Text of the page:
This is an invitation to take a risk, to spend a year reading the stories of Americans whose skin and lives might look pretty different from yours. People who might work, pray, love, and live differently from you. It’s an invitation to spend a year reading dangerously.
We know. We can imagine your doubt. Maybe even your scorn. We imagine you thinking:
Reading is dangerous? Really? Reading stories is the thing to do now? Really?
We get that. In light of all the dangers facing us as the US transitions to an administration closely counseled by a white supremacist, elected through a campaign in which racism, xenophobia, misogyny, and discrimination were not disqualifiers, the idea that reading is dangerous or even a worthwhile use of our time can seem naive or misguided or just flat-out wrong. The idea that reading will put any of us–especially the least vulnerable of us–in any kind of real danger risks minimizing the dangers that many are now facing. We know that the discomfort that might come from reading something that threatens to shake our world view or disrupt our comfort is nothing compared to that which comes from discrimination, harassment, assault, deportation, or imprisonment.
And yet, we think this is a project worth doing. Our title–The Year of Reading Dangerously–was inspired by the words of George Yancy in his essay “I Am a Dangerous Professor,” written in response to being placed on the Professor Watchlist:
“Well, if it is dangerous to teach my students to love their neighbors, to think and rethink constructively and ethically about who their neighbors are, and how they have been taught to see themselves as disconnected neoliberal subjects, then, yes, I am dangerous, and what I teach is dangerous.”
This is an invitation to be that kind of dangerous. Our objective is that those of us who participate will “think and rethink constructively and ethically” about our neighbors, for the purpose of learning how to love them better. While we don’t think there’s any real danger in that, we do want to acknowledge that within our project there is threat to comfort and several kinds of stability, especially if we are male or white or Christian or cis-gendered or heterosexual or non-disabled or middle-class.
This is an invitation to open yourself to that kind of danger by opening yourself to the stories of others, reading with a willingness to see where your story intersects with those of people who are different from you in some important way, reading with a willingness to be transformed. We know from our own experience of opening ourselves in this way that it’s not easy or comfortable. Sometimes it hurts. There is loss. Sometimes we wish we could go back to our old ways of seeing the world. Of seeing ourselves. But we don’t stay there for long, because as much as we can miss the comfort of our old ideas and ways of being, where we live now is a world that is richer than the one we knew. Paradoxically, seeing and acknowledging our differences from others and the forces that separate us has helped us see and understand in new ways how we are all connected. It has brought us new friends, community, and different kinds of comfort.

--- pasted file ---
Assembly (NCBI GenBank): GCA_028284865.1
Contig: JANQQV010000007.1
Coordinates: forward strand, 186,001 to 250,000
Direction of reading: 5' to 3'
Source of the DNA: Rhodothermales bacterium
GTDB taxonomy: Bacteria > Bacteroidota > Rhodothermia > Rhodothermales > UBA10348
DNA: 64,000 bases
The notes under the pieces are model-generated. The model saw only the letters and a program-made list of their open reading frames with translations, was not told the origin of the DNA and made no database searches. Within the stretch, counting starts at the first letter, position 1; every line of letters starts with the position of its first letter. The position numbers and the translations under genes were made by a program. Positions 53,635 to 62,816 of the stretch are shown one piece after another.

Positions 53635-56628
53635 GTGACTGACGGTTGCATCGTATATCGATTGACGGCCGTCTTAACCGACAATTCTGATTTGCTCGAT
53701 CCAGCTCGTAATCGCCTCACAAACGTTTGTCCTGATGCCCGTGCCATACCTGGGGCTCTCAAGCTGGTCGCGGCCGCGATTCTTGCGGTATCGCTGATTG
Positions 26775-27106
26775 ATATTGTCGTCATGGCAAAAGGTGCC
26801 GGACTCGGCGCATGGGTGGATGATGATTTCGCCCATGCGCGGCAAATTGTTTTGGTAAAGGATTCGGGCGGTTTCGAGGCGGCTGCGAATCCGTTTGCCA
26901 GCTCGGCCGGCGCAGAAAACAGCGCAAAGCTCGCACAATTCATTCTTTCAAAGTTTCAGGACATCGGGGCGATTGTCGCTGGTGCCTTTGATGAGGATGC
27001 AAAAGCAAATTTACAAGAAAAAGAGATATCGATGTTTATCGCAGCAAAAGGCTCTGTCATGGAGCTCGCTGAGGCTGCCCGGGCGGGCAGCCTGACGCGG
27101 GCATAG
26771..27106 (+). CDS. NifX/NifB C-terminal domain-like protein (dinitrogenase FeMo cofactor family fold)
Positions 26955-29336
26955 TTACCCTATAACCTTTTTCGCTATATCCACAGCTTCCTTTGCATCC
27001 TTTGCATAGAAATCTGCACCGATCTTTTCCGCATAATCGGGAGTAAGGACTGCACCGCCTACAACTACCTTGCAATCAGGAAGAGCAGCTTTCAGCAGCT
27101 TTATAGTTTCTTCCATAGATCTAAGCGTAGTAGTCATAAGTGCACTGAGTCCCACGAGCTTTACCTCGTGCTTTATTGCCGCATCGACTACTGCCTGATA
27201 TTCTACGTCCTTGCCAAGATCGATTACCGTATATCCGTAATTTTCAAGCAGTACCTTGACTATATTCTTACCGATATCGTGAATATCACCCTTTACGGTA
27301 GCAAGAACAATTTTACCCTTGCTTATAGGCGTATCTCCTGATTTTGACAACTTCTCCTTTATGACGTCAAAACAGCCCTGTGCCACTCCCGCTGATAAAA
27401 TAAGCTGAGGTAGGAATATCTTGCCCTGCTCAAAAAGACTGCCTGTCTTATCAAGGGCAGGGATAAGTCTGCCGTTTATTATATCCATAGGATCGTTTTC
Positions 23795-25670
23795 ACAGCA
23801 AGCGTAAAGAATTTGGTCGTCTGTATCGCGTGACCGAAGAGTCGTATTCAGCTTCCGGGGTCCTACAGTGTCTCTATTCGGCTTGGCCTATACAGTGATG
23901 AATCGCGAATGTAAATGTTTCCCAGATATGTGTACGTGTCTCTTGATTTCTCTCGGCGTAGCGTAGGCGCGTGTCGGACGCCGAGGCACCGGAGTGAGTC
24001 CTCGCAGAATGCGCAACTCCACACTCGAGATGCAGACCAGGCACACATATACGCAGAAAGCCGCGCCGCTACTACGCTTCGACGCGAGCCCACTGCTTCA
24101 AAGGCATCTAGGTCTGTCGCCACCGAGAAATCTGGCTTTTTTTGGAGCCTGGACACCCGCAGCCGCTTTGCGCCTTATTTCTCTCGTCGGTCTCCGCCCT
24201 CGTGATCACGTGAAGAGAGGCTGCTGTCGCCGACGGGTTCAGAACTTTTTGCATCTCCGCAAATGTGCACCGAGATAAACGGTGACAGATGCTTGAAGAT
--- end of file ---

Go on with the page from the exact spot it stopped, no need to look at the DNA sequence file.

So, this is the invitation:
Let’s get dangerous together.
Let’s read together, willing to expand what we know and to enter into the experience of those whose lives may be different from ours. Let’s be willing to grow and change.
Let’s talk together, sharing what we understand, what we wonder about, what we see about where our experiences are the same and where they are different. Let’s think critically together about what creates our commonalities and our differences.
Let’s act together, figuring out what we can do together that will lift up and liberate all of us.
That last part–acting together–is crucial. The last thing we want to put out in the world is the idea that simply reading and talking with each other is enough to make necessary differences. Our actions don’t need to be ground-shaking or movement-making. But we do need to be willing to show up in the world in different ways than we have been, ways that make it a safer and more just place for all of us. You are being invited to enter into an experience that will help you figure out how to do that in ways that work for you.
“If you have come here to help me, you are wasting your time. But if you have come because your liberation is bound up with mine, then let us work together.”
-Lilla Watson, Indigenous Australian artist and activist